World Trade Center project faces more delays, higher costs

Times Staff Writer

The controversial rebuilding at the World Trade Center site will be costlier and even further delayed than projected, the Port Authority of New York and New Jersey said in a report released Monday.

“The schedule and cost estimates of the rebuilding effort that have been communicated to the public are not realistic,” wrote Chris Ward, executive director of the Port Authority, which owns the site and is responsible for the biggest projects on it.

Ward noted that “15 fundamental issues critical to the overall project had not yet been resolved,” among them the final design of the World Trade Center transportation hub. “Indeed, it is time that the design of that complex project be made to conform to real budget and schedule expectations, which will require tough decisions that have not been candidly addressed up to now.”

The report was the first public analysis by a government agency to acknowledge the seriousness of the delays and cost overruns, but it did not set new timelines or projections of costs.


Other studies have suggested that construction could not be completed on time but have largely been kept secret by officials.

“They’ve been running behind from the beginning,” said Robert Beauregard, a professor and director of the urban planning program at Columbia University. “There was a lot of confusion about who was in charge and how to go about it.”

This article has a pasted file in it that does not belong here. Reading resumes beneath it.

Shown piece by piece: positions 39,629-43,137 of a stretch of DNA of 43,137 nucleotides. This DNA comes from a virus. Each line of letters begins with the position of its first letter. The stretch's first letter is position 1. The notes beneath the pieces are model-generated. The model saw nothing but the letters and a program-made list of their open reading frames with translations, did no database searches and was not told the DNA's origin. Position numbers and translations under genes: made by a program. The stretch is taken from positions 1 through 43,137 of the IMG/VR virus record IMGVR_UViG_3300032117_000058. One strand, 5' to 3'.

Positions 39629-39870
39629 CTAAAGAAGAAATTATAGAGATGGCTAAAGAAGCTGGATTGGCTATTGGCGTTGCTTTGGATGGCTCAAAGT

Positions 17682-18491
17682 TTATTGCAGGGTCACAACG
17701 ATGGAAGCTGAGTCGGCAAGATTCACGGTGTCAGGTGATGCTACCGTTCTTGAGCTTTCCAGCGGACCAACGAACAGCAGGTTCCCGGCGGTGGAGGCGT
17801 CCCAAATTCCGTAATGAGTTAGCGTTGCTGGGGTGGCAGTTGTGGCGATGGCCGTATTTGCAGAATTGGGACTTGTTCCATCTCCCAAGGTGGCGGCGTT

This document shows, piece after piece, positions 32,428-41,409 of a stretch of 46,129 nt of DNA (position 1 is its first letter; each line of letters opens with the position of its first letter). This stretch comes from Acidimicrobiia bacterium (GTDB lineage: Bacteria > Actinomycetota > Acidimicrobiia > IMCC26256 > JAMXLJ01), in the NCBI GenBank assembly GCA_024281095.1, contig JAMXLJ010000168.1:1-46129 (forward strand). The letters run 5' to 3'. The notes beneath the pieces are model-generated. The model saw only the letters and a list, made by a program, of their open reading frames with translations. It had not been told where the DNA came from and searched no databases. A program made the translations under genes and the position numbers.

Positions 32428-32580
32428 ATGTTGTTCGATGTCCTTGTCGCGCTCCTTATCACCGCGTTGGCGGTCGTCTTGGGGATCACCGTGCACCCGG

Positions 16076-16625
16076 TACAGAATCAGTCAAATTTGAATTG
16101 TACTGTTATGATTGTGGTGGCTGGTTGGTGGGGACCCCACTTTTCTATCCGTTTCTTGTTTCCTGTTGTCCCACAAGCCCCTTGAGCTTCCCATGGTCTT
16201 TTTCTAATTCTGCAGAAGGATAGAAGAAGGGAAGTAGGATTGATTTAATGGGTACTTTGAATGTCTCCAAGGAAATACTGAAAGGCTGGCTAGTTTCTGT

Beauregard said that although the terrorist attacks on Sept. 11, 2001, were “a terrible, destructive tragedy,” the project had “lost that sense. It’s become a commercial real estate project that just happens to have a memorial. And you don’t hear any more about the memorial in New York. It’s a mega-project, but just one of the city’s many mega-projects.”

The report recommended the creation of a governing board comprising all involved parties to revise the budget and timetable. To get back on track, the report said, “will involve tough choices.”


Plans for the site in Lower Manhattan, where more than 2,600 people were killed in the Sept. 11 attacks, include the Freedom Tower, an office tower designed by Daniel Libeskind. The building, now under construction, has been sharply criticized by architecture critics and embroiled in disputes between government officials and Larry Silverstein, the developer who held the lease on the World Trade Center.

The report said the construction of the Freedom Tower would be delayed beyond its planned 2012 completion date, but did not say how long or estimate how much more it would cost.

And during a meeting Monday of the authority’s board of commissioners, it became clear that the planned National Sept. 11 Memorial and Museum would not be finished in time for the 10th anniversary of the terrorist attacks in 2011.

The authors of the report wrote that “the first basic questions that came to mind -- ones we know are on the minds of all Americans -- were: ‘How did we get to where we are today?’ and ‘How could those original dates and costs have been so off?’ ”

Rebuilding on the site involves more than 100 construction contractors and subcontractors; 33 designers, architects and consulting firms; 19 public agencies; and two private developers.